Data are considered gold in this age of digital information. As long as valuable data exist, there will always be interested parties who will attempt to steal and use these data to exploit other people.
Therefore, information security is an important aspect of today’s technology-driven and -powered world. IT security should never be compromised. Statistics shows that 90 percent of business losses come from IT network security lapses.
Furthermore, IT audit should be routinely conducted in an IT infrastructure, preferably by a third-party provider, to identify critical points of improvements or undetected errors within.
Security breaches come with heavy consequences that affect organizations long after they have recovered from data loss or theft.
Nobody Wins in a Data Breach
The truth is, nobody wins in a data breach. Not only hackers but also companies are held liable when a security breach happens and valuable data are lost or stolen.
Companies can be held liable since it is their responsibility to protect data within their company, most especially personal information, whether it’s from their employees or their customers.
When a data breach happens, companies still stand to lose the trust of their employees and customers even if disaster recovery is swift.
Take a look at these three cases of security breaches and what we can learn from the situations:
1. Sony Pictures Entertainment’s Devastating Hack
On November 24, 2014, Sony Pictures Entertainment’s computers were hacked by a group called the Guardians of Peace, who pledged not to stop until Sony Pictures was destroyed.
The hackers shut down the e-mail system, wiped every hard drive clean, and went away with a huge cache of private company data.
Pivotal pieces of these valuable data were later uploaded to torrent sites, and e-mail communication among top Sony honchos, private conversations in meetings, and strategies were revealed.
The most devastating act involved the stealing of personal information of employees, which included their social security numbers. The employees were also threatened and terrorized by these hackers for nearly a month.
Sony faced a lawsuit from its employees, as they claim their information weren’t adequately protected. A settlement about the breach was reached recently.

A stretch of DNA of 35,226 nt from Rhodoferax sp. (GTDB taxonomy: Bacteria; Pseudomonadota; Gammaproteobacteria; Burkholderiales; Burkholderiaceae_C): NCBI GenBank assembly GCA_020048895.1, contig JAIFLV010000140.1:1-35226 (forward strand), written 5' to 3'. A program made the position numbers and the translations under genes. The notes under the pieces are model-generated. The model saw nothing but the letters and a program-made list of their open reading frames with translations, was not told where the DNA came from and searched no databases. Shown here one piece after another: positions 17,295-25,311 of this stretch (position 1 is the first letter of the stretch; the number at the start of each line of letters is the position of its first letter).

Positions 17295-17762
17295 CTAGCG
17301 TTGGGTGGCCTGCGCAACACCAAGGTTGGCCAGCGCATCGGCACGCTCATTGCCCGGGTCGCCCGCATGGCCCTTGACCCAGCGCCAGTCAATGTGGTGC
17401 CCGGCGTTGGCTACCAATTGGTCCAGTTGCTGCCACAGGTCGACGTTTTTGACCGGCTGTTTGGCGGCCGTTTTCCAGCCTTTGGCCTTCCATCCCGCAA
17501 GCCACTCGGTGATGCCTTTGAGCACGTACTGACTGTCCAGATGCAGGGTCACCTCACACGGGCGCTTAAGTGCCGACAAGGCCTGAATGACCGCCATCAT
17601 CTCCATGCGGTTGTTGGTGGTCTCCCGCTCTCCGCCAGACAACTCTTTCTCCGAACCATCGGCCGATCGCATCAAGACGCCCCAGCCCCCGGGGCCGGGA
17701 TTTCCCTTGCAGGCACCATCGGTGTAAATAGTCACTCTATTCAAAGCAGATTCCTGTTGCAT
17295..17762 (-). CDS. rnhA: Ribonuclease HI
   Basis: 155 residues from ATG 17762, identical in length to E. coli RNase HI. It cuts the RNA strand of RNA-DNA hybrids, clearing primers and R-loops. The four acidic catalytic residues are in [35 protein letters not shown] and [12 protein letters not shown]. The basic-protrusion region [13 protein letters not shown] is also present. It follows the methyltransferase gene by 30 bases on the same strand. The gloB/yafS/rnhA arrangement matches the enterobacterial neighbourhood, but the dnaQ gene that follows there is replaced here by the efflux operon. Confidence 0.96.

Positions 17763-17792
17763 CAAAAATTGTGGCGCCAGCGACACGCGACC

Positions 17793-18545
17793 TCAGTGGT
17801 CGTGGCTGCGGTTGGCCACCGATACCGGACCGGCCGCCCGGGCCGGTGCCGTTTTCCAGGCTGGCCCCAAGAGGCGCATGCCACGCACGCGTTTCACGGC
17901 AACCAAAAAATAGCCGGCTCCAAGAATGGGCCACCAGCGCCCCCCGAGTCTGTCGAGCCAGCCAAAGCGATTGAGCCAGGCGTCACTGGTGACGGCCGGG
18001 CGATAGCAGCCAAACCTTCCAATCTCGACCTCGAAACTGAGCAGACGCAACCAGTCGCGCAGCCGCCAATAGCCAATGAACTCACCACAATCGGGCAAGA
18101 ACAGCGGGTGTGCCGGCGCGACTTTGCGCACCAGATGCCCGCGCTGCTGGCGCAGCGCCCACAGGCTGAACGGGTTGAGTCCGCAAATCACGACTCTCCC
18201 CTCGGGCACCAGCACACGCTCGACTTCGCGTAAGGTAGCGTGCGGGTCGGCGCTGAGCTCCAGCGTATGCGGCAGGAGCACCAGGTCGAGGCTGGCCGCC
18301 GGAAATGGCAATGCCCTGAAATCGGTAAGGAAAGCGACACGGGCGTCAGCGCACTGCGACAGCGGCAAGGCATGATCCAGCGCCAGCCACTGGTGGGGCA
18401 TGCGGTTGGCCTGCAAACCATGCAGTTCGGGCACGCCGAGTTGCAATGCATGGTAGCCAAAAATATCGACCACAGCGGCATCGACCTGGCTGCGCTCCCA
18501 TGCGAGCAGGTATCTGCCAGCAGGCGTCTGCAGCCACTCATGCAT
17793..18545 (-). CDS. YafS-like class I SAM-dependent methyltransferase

Months after the breach, Sony still deals with the aftermath, as WikiLeaks published around 30,000 documents from the breach in April this year.
What we need to learn: Organizations can take extra steps to secure the information of their employees and customers. It would also be advisable not to have all of these data in one infrastructure. E-mails should be also stored in a different cloud or database, especially when it concerns internal e-mail communication.
2. Morrisons Staff Insider Security Breach
Morrisons’ employee payroll data have been stolen and exposed to the Internet in an insider security breach in March 2014.
Information such as staff salary details, insurance numbers, and bank details were published, thereby exposing the employees to potential fraud in the long run.
What we need to learn: Did you know that internal security breaches, whether intentional or by neglect, happen more often than external hacks? Even if it was unintentional, internal security breaches are damaging. So, securing operations, administration (people), and third-party vendors should be done. Audits should also be run regularly, and monitoring should be conducted consistently.
3. Ashley Madison Data Breach
Ashley Madison, a Canada-based online dating service and social networking service marketed to people who are married or in a committed relationship, was hacked by a group called the Impact Team that downloaded highly sensitive, financial, and identifying information of its 37 million users. These included some high-profile US and UK government officials and high-level executives.
A lawsuit was made by a man who claims to have suffered from emotional distress because of the leak. He claimed that the company didn’t do enough to protect its client information, knowing that the site runs on absolute confidentiality and privacy.
What we need to learn: The breach could have been prevented if the company had taken extra and needed precautions, such as data encryption, to protect further the information of its users.
Security breaches, unfortunately, have been occurring in frighteningly increasing numbers these days. Companies should have a plan that includes awareness, prevention, countermeasures, and recovery.
Learning vicariously from the cases we shared should also serve as an eye opener to increase the need for better information security and audit.